10 Christmas Photos Every Parent Should Take
Christmas-time is my favorite season to photograph—the old Christmas photos from my own family albums inspire me, as do the colorful lights and the ambience of fireside glow.
One of my favorite elements of Christmas photos is a colored light bokeh, that beautiful blurred blend of lights behind your subject. How do you get it? You need a wide aperature (this was shot at f 1.4), distance between your subject and the lights, and a long focal length (50 mm for this image).
Make a list of your family’s favorite traditions to help you remember images you’ll want to capture—many that might take place long before December 25. My husband happens to be a bit of a Clark Griswold, so every year I make it a point to take a photo of his decorating routine.
Taking the kids to see Santa? Don’t forget to bring your own camera, even if you plan on paying for an image. Malls tend to focus on that everybody-look-at-the-camera-and-smile shot, so aim to capture a more meaningful image of your child engaged in conversation with Santa.
When we decorate our Christmas tree, we pull a ladder out to reach the top of the tree. It makes a great perch for beautiful overhead angles of your child decorating the tree. For these images, I usually focus on my daughter’s hand placing the ornament.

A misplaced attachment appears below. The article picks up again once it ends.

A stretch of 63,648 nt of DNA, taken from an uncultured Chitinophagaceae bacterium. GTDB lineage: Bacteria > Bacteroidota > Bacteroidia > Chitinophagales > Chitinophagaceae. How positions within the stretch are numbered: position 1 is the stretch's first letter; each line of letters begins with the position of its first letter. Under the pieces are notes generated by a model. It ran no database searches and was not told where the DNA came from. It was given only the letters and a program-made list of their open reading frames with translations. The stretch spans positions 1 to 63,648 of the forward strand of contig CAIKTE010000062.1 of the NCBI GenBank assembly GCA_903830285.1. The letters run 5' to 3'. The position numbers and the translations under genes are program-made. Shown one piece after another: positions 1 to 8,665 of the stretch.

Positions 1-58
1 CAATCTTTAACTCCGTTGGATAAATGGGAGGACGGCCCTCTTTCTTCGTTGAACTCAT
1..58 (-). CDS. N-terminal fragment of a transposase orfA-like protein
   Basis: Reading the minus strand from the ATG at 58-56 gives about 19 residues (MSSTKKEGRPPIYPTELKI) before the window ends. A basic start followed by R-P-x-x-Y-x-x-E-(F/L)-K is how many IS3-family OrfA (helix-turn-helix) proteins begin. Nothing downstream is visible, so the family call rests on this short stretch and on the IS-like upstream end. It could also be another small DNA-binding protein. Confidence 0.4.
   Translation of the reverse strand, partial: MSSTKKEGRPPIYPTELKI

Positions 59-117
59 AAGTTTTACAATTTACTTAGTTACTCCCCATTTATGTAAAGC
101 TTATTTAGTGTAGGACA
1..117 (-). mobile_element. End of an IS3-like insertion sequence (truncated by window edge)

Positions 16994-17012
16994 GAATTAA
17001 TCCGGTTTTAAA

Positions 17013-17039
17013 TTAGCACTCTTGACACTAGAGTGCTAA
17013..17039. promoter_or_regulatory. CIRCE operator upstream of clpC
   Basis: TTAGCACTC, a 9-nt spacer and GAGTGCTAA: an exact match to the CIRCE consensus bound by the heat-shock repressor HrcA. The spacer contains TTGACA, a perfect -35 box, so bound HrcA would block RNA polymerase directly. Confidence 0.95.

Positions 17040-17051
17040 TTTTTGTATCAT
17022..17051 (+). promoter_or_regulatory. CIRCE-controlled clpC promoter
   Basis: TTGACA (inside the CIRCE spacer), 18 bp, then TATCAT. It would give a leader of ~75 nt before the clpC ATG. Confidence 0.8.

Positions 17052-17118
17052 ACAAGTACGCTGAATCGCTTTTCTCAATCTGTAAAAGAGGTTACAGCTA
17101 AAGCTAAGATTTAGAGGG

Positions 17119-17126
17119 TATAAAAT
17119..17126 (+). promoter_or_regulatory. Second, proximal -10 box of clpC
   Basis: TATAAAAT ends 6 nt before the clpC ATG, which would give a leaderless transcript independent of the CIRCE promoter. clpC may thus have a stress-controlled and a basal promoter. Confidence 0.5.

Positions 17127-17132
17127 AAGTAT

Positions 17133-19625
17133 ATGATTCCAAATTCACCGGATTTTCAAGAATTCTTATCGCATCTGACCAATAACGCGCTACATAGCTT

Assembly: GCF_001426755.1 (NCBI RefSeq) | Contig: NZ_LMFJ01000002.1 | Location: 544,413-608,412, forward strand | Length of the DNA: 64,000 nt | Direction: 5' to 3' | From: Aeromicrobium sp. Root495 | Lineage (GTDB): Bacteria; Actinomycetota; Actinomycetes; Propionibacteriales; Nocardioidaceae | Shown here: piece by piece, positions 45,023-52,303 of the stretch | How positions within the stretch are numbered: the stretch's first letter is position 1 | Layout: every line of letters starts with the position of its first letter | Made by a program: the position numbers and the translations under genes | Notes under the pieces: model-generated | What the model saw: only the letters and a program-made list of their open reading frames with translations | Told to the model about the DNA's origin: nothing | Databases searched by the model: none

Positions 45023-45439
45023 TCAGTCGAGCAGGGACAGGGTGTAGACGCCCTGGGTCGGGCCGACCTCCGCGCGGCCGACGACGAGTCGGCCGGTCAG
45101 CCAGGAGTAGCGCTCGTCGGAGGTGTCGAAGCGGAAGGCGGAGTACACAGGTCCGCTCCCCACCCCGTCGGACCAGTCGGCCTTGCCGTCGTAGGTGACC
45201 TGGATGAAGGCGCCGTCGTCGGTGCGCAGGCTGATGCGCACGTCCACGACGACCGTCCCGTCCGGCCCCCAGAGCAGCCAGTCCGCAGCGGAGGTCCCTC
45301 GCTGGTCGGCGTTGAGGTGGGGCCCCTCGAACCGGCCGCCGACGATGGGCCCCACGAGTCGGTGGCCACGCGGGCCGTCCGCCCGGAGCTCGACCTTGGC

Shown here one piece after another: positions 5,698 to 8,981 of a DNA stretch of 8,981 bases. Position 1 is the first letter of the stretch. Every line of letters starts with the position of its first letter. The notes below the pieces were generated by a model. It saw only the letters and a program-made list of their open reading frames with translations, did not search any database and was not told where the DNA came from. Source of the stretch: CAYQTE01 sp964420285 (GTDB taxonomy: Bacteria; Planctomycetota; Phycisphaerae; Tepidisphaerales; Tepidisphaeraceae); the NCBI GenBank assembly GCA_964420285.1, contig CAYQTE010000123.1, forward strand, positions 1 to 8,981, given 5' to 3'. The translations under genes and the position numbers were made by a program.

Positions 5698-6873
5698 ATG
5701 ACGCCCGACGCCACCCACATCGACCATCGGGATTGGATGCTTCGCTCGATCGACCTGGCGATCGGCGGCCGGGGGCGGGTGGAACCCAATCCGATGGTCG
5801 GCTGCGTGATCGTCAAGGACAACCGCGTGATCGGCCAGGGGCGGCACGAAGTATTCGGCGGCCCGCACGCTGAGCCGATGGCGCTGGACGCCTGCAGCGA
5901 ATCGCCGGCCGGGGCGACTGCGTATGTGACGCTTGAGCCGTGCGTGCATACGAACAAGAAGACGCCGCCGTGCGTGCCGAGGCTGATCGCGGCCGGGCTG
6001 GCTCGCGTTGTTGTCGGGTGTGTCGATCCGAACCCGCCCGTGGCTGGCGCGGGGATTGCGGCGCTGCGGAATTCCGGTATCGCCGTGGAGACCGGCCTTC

Before you consider adding a flash, try using candlelight in your photos. Candles are such a beautiful addition to holiday ambience, and they add a dreamy glow to a subject’s face. We use them every Christmas Eve, and these photos (2.8, 1/40 sec, 800 ISO) are some of my favorites.
The Cookie Plate
If you leave cookies for Santa, don’t forget to take a photo of the empty plate in the morning. This is a great story-telling image and a good detail to include for a Christmas scrapbook page—just one of the many details you work hard to create in making magic for your kids.
A Child's Point of View
Think about your children’s perspective. What stands out to them when they walk out of their bedrooms on Christmas morning? After my girls are in bed on Christmas Eve, I try and take photos of the scene I want them to remember years from now. This way, I can be more in-the-moment on Christmas morning.
My husband makes a “reindeer runway” every Christmas Eve in our driveway. Are there special things you do outside of your house to lure Santa in? Don’t forget to take photos outside of your home, especially at night if your house is lit up.
I think my most cherished photo every Christmas is the one I quietly sneak to take after the girls are in bed. I call it my “visions of sugarplums” shot, and whether it’s blurry or dimly lit, it represents a year’s worth of gratitude for me.
A shot we often forget to take, but one very representative of a moment we all share, is the mess of Christmas morning after the hubbub. In this image, I focused on my coffee (that I finally had time to drink) and let the scene of toys and babies and wrapping paper fade in the background.
Kelle Hampton is a mom, photographer, blogger, and author who lives in sunny Florida. To learn more about her, visit Enjoying the Small Things.
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